"Curious"? Try "bizarre".
To say that "The Curious Case Of Benjamin Button" is quite a strange movie is an understatement. While it shares many key similarities to Forrest Gump (Feather = Hummingbird. Box Of Chocolates = You Never Know What's Coming To Get You. Daisy = Jenny. Long-@$$ Movie = Long-@$$ Movie. Etc.), this film does stand on its own merits, apart from such comparisons, and the short story it was very loosely based on.
The movie follows the life story of the eponymous Benjamin Button, played by Brad Pitt, albeit relayed mostly in flashback via the interaction between Daisy, played by Cate Blanchett, and her daughter, Caroline. The story is preceded by a tale of a blind clockmaker who made a clock that went backwards to ease his pain over his son's death in the war, which set the tone for the very unique life bestowed upon Benjamin, who was born after the first world war, and abandoned by his father when his mother died in childbirth.
Benjamin was a curious little child, in that he looked nothing like a child. If anything, he looked like a very old man, and as he grew older, it was becoming clear that he was physically getting younger. As he goes on in life, he meets various people in the nursing home, including Daisy, whom he ends up falling for, at some point. They find themselves in a curious arrangement, as neither of them are quite ever at the same point of their lives with the other except for a brief spell, and as such, their relationship simply wasn't meant to be.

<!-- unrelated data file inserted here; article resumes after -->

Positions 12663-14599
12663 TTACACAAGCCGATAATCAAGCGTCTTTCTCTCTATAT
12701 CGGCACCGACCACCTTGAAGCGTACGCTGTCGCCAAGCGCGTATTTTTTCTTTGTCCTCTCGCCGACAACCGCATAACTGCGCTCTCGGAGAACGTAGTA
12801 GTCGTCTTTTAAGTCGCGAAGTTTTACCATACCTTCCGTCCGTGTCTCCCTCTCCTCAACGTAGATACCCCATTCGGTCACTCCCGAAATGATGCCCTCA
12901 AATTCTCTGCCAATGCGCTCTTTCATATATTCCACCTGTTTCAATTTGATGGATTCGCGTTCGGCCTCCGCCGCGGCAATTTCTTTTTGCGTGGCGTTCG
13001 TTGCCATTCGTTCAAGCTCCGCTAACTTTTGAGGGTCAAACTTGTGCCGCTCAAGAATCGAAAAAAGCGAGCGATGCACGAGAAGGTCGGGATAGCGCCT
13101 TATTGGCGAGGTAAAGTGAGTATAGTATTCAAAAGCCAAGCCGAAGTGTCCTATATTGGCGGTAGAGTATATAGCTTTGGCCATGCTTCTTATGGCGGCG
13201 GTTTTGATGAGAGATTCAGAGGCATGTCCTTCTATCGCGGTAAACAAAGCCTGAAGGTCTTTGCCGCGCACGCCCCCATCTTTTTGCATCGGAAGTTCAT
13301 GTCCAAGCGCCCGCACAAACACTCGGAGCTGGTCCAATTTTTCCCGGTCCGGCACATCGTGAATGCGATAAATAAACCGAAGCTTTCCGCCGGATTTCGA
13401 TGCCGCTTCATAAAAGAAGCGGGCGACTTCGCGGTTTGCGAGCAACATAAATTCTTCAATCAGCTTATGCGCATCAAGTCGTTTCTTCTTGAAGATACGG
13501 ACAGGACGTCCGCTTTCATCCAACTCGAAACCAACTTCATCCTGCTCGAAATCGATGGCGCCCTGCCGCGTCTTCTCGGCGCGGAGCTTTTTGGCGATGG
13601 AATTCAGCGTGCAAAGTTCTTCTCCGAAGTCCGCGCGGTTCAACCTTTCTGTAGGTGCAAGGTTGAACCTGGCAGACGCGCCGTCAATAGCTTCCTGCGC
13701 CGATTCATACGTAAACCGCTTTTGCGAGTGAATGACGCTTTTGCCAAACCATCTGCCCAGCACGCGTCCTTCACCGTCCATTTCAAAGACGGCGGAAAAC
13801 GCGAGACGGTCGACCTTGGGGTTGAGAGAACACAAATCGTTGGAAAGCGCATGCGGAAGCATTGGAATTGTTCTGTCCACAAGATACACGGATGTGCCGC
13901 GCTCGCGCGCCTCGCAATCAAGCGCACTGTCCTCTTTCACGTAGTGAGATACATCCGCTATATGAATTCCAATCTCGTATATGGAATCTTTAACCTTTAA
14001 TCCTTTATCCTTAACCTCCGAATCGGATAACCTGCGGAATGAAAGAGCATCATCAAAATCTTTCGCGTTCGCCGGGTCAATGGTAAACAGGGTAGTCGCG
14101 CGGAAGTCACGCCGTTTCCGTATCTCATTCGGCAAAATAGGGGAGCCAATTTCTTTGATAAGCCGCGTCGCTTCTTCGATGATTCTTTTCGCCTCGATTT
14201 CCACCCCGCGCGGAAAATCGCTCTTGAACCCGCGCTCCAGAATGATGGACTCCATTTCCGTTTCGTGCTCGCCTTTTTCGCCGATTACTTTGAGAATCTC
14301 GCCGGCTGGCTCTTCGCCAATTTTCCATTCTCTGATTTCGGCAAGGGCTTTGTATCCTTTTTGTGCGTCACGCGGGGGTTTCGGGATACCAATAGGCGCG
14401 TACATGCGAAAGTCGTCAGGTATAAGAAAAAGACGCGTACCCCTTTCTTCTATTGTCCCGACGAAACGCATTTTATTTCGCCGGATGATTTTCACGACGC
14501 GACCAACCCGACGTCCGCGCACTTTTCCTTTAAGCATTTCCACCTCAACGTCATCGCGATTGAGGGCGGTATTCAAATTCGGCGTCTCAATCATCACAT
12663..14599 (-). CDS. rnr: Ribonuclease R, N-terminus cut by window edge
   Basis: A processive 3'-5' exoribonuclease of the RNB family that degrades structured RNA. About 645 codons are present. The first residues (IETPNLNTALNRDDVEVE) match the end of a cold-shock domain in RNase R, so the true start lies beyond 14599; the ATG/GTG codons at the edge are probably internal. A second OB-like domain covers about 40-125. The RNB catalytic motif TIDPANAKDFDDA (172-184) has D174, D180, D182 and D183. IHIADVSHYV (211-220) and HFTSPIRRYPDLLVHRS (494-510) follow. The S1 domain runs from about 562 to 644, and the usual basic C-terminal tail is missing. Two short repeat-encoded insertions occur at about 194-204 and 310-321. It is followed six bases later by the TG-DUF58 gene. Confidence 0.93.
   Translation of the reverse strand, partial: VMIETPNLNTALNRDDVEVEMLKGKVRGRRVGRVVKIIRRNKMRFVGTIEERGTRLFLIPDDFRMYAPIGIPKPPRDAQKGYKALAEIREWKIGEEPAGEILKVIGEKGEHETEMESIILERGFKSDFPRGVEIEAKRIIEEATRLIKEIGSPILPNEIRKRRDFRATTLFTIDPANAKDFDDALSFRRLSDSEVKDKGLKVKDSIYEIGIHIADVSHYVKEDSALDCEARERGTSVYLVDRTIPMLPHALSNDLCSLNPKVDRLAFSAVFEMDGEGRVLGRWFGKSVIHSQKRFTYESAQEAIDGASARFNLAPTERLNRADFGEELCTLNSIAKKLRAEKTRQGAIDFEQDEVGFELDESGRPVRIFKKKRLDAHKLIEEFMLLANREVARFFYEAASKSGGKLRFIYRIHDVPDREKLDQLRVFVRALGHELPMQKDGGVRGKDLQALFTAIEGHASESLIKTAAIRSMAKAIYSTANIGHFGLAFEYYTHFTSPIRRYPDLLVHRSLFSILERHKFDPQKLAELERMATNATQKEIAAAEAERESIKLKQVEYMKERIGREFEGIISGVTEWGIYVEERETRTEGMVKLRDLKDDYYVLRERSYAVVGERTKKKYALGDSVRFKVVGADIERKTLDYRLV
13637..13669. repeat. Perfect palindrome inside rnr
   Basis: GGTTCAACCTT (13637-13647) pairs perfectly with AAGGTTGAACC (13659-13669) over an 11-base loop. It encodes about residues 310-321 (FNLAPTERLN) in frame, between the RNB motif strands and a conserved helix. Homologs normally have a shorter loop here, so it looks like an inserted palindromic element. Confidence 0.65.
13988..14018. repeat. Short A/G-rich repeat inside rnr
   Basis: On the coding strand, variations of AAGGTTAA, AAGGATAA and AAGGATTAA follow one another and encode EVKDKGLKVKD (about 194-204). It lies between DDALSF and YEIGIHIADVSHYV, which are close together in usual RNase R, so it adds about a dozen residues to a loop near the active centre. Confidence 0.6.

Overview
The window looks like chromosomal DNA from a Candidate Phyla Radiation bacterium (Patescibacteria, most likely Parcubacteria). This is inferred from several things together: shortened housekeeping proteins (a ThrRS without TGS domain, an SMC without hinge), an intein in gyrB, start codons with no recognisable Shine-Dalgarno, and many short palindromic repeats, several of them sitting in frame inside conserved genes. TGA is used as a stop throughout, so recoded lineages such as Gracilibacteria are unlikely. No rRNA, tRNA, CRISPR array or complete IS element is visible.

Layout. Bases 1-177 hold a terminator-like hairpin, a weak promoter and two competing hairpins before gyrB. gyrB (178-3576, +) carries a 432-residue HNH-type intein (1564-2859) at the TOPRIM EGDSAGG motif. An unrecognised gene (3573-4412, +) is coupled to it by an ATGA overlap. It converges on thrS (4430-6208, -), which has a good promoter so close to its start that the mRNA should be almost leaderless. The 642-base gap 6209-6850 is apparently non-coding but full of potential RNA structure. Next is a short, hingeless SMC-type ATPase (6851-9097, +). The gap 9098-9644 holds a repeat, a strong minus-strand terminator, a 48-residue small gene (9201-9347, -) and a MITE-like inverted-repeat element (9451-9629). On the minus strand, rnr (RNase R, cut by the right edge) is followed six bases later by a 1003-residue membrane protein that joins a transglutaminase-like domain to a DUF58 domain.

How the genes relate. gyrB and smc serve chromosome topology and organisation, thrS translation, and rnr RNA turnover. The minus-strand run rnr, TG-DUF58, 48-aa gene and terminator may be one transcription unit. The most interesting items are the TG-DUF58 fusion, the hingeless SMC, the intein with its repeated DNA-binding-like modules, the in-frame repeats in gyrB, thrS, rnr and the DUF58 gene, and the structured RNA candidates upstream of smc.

He traveled around the world, initially as a seaman. He forges relationships with various people in his travels, and it becomes quite clear that while Benjamin grows younger physically, he still grows older mentally. This explains why he is surprisingly mature despite looking incredibly young, and so forth. He also gets to know his father later on in his life, and he ends up becoming rich when his father left him everything.
After being mired in an on-again, off-again storm with Daisy, he goes his own way after one last tryst with her. He ends up returning to the nursery as a teenager with dementia, clearly mentally degrading while physically growing younger. Daisy, already in her 70's or 80's, ends up caring for Benjamin until he dies as a baby, looking at her with recognition one last time before breathing his last.
In a way, this very long and convoluted story does make one think about the human condition: while Benjamin was by no means immortal, it certainly proved jarring for him to keep growing younger while the people around him grow older. It was a very unique experience that none of us can claim to understand fully, but it certainly leads us to consider what it could mean to us and how we sometimes take life for granted despite the fact that unlike Benjamin, we don't get any younger, either.
The movie may have turned the original "curious case" into more of a love story than anything else, but the film, as mentioned, has its own strengths, as we do think of what it means to live a full life. Benjamin may have been getting younger and younger, but you can see that he did what he can to live life to the fullest, finding himself traveling around the world, finding sights and sounds with passion and vigor, as his youthful spirit never left him until what appeared to be Alzheimer's and dementia set in upon him.
This movie is a plaintive for us to live life to the fullest while we can. If one who grows younger rather than older simply realizes that there is much more to life than he can possibly fathom, then what more for us mere mortals who do grow older and older? Perhaps you're gaining weight unexpectedly, as you keep on slaving away in front of your desk at work. Perhaps you're discontent with what you're doing in your life. Any which way it is, The Curious Case Of Benjamin Button is a testimony to how fleeting life truly is, and how the perfect moment is something one can only hope to capture for a while, but never forever.